Q: I work in Singapore. I really love reading, but magazines are very expensive in Singapore so I try to buy only those that I really want to read. The People’s Journal is one of those. When I saw your article in the People’s Journal, I was so happy and pleased. I love the writings in your series “Letters From Burma: Recreational Days of Rest” so much that I look forward to reading them, but the second installment in the series was the last one published in the magazine. Could you tell me if you have stopped writing the series, or if there have been some kind of difficulties?
A: There was a break in the series “Recreational Days of Rest” because some parts of the third and fourth installments had to be discussed with the Press Scrutiny Board. This has now been sorted out, and the publisher says that the installments will be continued. I am happy to know that you like those articles.
Q: I have been seeing on government Internet blogs and e-mails that there are attacks on the work you have been doing. Do you think the government is really sincere in its relations with you?
A: When you get into politics, you are bound to be criticized. Some person or organization will always be criticizing you. My view is that if the criticism is acceptable, you must change accordingly. But if it is not true, you should just ignore it.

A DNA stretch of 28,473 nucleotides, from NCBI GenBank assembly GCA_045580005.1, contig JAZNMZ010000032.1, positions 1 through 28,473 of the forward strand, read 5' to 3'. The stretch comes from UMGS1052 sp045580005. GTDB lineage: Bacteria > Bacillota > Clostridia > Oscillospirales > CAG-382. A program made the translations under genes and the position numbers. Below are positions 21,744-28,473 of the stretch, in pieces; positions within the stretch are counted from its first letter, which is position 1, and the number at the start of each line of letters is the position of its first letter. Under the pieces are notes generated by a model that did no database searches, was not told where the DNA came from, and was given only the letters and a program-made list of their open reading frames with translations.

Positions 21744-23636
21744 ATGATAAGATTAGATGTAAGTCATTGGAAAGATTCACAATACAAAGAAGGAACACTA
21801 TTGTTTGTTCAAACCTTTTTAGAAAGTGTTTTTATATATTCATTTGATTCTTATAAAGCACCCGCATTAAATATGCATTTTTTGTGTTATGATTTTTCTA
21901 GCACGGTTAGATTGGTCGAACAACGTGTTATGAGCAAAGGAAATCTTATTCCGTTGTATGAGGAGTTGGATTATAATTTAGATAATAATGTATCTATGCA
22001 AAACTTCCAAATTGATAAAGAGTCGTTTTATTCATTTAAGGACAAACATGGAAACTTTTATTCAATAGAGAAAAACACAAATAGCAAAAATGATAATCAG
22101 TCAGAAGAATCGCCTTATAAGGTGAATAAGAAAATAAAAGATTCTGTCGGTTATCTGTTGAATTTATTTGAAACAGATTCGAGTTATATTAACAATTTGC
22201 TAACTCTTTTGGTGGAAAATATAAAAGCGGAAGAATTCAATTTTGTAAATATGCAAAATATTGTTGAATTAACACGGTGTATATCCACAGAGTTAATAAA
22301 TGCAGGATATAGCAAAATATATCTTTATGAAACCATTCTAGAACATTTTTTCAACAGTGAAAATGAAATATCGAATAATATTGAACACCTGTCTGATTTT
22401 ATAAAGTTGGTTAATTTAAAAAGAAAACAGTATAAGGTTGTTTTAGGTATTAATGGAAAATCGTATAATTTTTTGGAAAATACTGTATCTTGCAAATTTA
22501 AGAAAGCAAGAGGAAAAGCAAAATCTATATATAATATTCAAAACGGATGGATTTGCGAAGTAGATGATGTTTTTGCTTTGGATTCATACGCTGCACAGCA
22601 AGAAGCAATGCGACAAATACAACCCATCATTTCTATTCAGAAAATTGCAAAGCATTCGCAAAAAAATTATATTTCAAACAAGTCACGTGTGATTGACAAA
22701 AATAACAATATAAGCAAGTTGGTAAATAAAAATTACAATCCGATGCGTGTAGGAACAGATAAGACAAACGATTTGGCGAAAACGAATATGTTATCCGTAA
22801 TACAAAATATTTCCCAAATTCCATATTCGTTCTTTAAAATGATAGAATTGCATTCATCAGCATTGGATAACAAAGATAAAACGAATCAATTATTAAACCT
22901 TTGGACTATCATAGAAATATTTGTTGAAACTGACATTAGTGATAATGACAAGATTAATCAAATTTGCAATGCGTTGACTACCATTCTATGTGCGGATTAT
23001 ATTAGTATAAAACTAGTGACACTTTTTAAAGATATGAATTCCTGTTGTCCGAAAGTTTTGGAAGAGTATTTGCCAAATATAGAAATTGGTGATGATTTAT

Q: The law that was recently issued permitting people to peacefully assemble and demonstrate says that the speeches to be made and slogans to be raised on those occasions must be submitted for approval in advance. The law also says that the group organizing those demonstrations must submit the record of its decisions regarding the demonstrations. Do you think that this law accords with the Burmese people’s right to freedom?
A: The right to freedom should not be seen as something that is different for the people of Burma and the people of other countries. We would like the people of Burma to enjoy genuine democratic freedom. We intend to analyze this law based on the comments of legal experts who say that it is not fully comprehensive.
Q: I think that it is very important for the Burmese people to learn the art of human relations and to have a mature attitude and be able to accept criticisms and not see criticisms as personal attacks. I believe that this would be very beneficial to finding solutions through negotiations. How can we help to bring about the acquisition of such attributes?
A: Attitudes and human relations are things that have to be cultivated from childhood and in one’s own family environment. Now in our country there are so many matters of the mind that need to be changed that we must struggle as much as possible, with the use of modern communication technologies, to bring about those changes. This is not an easy situation. We will have to find answers from our own religion and culture, as well as by studying other cultures.
Q: I believe that it is up to each individual and to everyone to develop democracy and reject dictatorial governments. Therefore, I would like to know how I can help so that the people of Burma will have the strength and courage to point out what is not right in the country and to express their true feelings and say what is really in their hearts.
A: One way to accomplish this is for you yourself to do what needs to be done and show the way. But if problems arise because of this, there are some people who will become afraid. If you do what needs to be done, though, this will encourage others to do the same. For people to have the courage to act, there must be laws to protect them in doing the right thing. We must all work hard to achieve this.
Broadcast on Dec. 23, 2011.